You're getting much better already. :) I notice you still have a little bit of gap in a few places. What helps me fix that is to twist the ring back and forth a little bit while trying to push the ring together until it makes a clicking noise and then I know it's close enough. I hope that helps you. These are so much better. Good job!
Posted Image

Maille Code V2.0 T4.6 R3.2 Ef Fbyz MNb.a W$ C$ G0.8-1.6 I3.1-10.6 N7.6 Pj Dj Xg3 S10

#8 Frostfly

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Posted 18 November 2010 - 01:31 AM

You should be posting these in the discussion forum, not the trading room. You'll get a lot more input.

Edited by Frostfly, 18 November 2010 - 01:32 AM.

A man who works with his hands is a laborer. A man who works with his hands and his brain is a craftsman. A man who works with his hands, his brain and his heart is an artist.-- Louis Nizer

I love to hear myself write... ---Joss Whedon

#9 Llisa

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Posted 18 November 2010 - 07:08 AM

Here's a link to a tut to help you with those closures (which, by the way, appear to be much better but not quite perfect yet) - http://news.urbanmai...seamlessly.html

IMHO, this is THE most important skill to master in mailling. No matter how fabulous your design or how exotic/expensive your materials, your finished pieces will end up looking cheap and shoddy if your closures are even remotely "iffy". Having said that, I think crappy closures are a classic newbie thing, along with marred rings. A person is often so excited to finish off a piece and show it off that the attention to detail gets overlooked in the process - and, of course, it's that very attention to detail that is so crucial.


As for calling piece "Persian", whilst I get the whole "Persian Princess" thing, the problem is that Persian means something very specific in mailling circles, so using that term to refer to a piece that isn't a Persian weave at all makes you look like you don't know what you're talking about to other maillers and could confuse your customers.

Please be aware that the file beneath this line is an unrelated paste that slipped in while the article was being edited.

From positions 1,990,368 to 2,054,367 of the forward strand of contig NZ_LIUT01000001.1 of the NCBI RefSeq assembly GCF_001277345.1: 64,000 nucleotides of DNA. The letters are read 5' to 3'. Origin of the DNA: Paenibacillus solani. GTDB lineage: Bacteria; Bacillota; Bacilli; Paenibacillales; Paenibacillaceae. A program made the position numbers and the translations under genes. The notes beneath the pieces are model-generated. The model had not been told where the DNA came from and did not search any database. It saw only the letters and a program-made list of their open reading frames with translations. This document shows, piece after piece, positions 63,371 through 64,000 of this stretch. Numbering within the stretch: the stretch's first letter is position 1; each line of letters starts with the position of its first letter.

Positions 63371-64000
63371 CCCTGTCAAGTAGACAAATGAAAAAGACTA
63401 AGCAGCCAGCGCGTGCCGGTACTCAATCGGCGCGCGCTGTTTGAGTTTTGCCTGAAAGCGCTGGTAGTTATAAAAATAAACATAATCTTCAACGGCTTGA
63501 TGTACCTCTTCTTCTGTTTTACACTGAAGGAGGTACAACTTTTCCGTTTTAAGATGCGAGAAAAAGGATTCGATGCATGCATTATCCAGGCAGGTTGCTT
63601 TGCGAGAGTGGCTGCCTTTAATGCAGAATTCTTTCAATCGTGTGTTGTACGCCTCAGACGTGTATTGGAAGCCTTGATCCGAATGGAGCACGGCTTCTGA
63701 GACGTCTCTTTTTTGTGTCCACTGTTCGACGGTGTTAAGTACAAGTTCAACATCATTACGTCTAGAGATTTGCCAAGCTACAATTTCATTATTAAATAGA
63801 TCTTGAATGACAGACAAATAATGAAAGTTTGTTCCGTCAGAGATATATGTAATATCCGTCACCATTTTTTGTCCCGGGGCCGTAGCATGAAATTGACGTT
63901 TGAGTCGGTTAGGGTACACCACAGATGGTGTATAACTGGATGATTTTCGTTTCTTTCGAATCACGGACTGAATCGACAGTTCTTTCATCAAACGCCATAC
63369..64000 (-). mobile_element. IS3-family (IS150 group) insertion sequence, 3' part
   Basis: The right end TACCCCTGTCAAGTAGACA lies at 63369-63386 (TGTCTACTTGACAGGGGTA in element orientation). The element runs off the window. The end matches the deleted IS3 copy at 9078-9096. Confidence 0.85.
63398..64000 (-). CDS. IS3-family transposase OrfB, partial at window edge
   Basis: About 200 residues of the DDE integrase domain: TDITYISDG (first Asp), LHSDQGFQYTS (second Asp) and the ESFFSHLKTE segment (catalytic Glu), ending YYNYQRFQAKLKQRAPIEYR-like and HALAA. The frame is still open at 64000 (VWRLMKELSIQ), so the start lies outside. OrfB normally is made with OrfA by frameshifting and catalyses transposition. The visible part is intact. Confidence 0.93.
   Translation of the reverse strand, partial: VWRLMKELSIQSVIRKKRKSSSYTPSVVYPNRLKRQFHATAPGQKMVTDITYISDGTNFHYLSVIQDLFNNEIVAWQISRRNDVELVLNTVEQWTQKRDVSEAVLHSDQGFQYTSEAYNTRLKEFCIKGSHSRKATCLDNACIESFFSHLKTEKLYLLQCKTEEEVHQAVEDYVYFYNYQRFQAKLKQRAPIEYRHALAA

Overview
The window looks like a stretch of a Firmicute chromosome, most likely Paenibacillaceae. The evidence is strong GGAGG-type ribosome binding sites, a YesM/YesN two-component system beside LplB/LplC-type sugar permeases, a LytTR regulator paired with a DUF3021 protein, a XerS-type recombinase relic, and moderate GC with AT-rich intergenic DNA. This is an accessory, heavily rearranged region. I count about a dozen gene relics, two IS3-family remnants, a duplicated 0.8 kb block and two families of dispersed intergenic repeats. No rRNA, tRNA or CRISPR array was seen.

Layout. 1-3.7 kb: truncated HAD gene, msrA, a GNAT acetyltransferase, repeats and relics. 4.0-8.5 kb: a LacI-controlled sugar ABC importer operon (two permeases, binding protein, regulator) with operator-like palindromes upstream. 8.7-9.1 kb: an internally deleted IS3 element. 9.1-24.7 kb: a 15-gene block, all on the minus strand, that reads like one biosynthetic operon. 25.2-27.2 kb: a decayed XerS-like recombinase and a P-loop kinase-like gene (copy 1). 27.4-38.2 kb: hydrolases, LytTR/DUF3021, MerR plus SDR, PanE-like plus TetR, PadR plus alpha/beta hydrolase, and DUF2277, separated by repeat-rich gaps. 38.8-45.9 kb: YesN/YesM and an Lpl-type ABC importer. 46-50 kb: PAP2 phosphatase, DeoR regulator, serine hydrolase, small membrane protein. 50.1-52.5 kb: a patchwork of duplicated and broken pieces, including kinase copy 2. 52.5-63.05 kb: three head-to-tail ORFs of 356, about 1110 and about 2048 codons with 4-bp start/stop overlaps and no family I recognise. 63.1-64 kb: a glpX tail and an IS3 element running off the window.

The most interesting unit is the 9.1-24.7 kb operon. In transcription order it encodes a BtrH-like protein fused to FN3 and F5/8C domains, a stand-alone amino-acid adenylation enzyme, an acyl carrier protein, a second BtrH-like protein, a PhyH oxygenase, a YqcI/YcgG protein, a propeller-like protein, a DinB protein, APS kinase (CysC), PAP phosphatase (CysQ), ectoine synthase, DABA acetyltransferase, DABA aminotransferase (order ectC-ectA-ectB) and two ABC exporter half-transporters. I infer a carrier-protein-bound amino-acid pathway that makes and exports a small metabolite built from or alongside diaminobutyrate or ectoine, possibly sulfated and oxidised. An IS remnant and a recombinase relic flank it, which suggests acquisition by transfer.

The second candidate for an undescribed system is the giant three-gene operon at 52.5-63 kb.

With respect to pricing, there are tons of threads on that on these boards - some of them are rather spirited! It is, of course, a very subjective matter and depends very much upon whether you plan on being a hobby mailler or hope to generate a decent, livable income from your maille. (If the latter, I should probably warn you that only a small percentage of maillers manage to do this and even fewer of them are actually getting what I'd call rich from their maille.)

In any event, welcome to the addiction!

Oh, and Frostfly is right, if you move this to the Discussion forum, you'll likely get more/better feedback.

#10 Skedros

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Posted 28 November 2010 - 01:39 PM

No offense, but offering to sell maille to maillers is like trying to sell ice to Eskimos.
Skedros Koslov
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#11 MakerEthos

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Posted 03 December 2010 - 10:22 AM

I like the design of your head piece/choker, it's lovely.

Rod already mentioned the twisting technique when closing rings. This makes life SO much easier and your closures will be that much cleaner. Keeping some sand paper around (grit depends on the metal you are working) can help clean up rough edges too. Experiment on a loose ring before you do it on your piece though.

I would HIGHLY SUGGEST using ONLY saw-cut rings when working with jewelry and ESPECIALLY on anything that will be lying on hair. As someone with a a Metric-crap-Tonne of hair, I know how it can work it's way into the smallest little crack and then tie itself into a knot. This can be avoided by using saw-cut rings with nice tight closures. The extra investment is worth it.